All Around the Table
As a collection, these interviews shed light on how the way forward towards a better food system begins by looking backward. For inspiration from our past, and folks like the ones profiled in this video series.
A vegetable garden, laying hens, a fishing boat, berry grounds: when our grandparents were younger, the grocery store was out the back door, in the forms of hens, cows, gardens, and more.
Since then, however, Newfoundland and Labrador has become increasingly dependent upon an uncertain global food system, disruptions to which are being felt more frequently on the tables of families here, leading communities to seek more sustainable and healthy local alternatives.
In our search, we can look to the traditional ways of growing, preserving, and preparing our food that still make sense today. These traditions live on in the knowledge of older generations; wisdom that has been captured in these 12 interviews with seniors from Eastern Newfoundland, who share their personal food stories.
“The garden was our most important possession that we had … and we made sure we had enough for the winter, because you couldn’t just run out to the store and buy it.”
Basically, the only things we needed was flour, sugar, and tea. Pretty well everything else we’d grow here ourselves: pork, meat, eggs, milk, butter, [staple vegetables] ... lots of bacon!,” he says laughing. “And the cellar was our refrigerator.”
“Store-bought and fast foods were practically unheard of. We had planned meals, households had their menu of the week. Sunday was cooked dinner, Monday then was leftovers, Tuesday was pot day, Wednesday fish day …”
“If you grow your own food yourself it’s rewarding, and you’ll know it’s not full of poison. Take an armload of rhubarb leaves, throw them in a barrel and burn them, steep them out for 20 minutes, and there’s your pesticide.”
“We had our own eggs, because we had our own hens; we had our own milk, because we had our own cows. My father was a fisherman, so we had our fish he’d catch preserve.”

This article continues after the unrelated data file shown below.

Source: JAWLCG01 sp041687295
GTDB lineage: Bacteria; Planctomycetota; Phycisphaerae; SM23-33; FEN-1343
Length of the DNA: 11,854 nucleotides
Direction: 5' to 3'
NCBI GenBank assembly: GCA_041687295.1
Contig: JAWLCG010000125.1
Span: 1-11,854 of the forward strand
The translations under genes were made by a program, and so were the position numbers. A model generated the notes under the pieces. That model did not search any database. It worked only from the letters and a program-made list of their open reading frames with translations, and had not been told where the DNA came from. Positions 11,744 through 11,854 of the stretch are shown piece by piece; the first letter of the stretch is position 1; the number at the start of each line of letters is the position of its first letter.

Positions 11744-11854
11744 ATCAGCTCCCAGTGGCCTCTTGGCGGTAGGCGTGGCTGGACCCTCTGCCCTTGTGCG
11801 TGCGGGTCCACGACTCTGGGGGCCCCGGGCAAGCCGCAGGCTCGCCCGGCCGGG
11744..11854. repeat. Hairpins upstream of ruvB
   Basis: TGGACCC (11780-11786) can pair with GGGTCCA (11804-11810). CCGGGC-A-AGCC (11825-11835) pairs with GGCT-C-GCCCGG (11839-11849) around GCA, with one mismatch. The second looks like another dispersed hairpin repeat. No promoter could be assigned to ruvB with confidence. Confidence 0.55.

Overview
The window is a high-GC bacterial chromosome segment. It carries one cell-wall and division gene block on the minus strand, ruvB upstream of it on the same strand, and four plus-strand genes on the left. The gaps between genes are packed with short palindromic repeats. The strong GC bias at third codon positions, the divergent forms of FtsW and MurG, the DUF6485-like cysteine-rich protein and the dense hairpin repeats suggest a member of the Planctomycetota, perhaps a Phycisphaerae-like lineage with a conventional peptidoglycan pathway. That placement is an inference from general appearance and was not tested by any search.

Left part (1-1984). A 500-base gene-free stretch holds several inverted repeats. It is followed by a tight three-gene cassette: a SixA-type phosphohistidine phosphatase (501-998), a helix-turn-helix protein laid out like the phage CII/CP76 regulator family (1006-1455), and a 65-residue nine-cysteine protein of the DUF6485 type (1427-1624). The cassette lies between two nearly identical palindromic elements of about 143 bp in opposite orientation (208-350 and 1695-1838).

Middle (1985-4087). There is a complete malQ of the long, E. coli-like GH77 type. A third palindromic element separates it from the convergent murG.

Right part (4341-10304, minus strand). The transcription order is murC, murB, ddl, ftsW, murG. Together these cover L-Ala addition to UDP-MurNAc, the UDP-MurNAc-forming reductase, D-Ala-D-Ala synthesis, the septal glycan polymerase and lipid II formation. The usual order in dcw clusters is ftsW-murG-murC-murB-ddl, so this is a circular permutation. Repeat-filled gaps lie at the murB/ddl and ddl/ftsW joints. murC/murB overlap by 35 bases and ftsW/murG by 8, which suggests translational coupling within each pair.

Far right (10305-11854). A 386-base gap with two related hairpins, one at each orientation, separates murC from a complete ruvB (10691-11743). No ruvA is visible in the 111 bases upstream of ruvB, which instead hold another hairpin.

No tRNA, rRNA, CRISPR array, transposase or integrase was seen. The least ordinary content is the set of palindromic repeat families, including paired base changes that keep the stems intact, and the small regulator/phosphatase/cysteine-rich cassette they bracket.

We’d all bundle into the dory and go across the pond with a flour bag [because] partridgeberries save well. Bottle them, put them in the cellar, and they’d be good for years. We didn’t have to buy it. All you wanted was a bit of energy to go get it.
I learned to cook very early, just by watching, that’s the truth, that’s the way it was, just by watching your grandmother … sometimes Mom would have something written down, but my grandmother had it all in her head. It tasted good, too!”
“We had gooseberry trees, to pick the berries off and make jam. You could live right off the land. Summer time, we had a little dory, and you’d go out fishing so you’d have your fish. There was no [limit] on what you could have then.”
“The customers we had [at our farm stand] followed through every year. The sky was the limit, you could grow as much and sell as because there was a market for it.”
“We had cows, pigs, sheep … and any time we killed an animal, we saved the blood, and we’d make blood puddings. We’d have them pretty well through the winter … we’d do rabbit hunting, partridge. Everyone would help everyone out.”
Edward “Ned’ Yetman
“Kelp was good for the gardens. We didn’t have any fertilizer of any kind back then. Twas kelp and manure. We used to go up in the dory and cut it off the rocks … or if there’s a storm in the winter, the sea takes it in [for you].”
“We had geese for their eggs, and hens for eggs. We used to put the eggs in the big barrel of salt. Say Easter Sunday you had eggs for breakfast, you’d go and you’d pick out the eggs with your hands, with the salt and all.”
these partner organizations, their volunteers and staff, were vital to this project:
Carbonear Parks and Recreation Commission
Donna Nolan, Regional Nutritionist with Eastern Health
Father Val Power Learning Centre, Riverhead, St. Mary’s Bay
Mary Ennis, Seniors Resource Centre
Mercy Centre for Ecology and Justice, St. John’s
St. Patrick’s Organic Community Garden, Carbonear
Town of Carbonear
Turk’s Gut Heritage House, Marysvale
Food First NL also thanks the artists and creative businesses that contributed to these videos:
Funding for All Around the Table was provided by Government of Canada- New Horizons for Seniors Program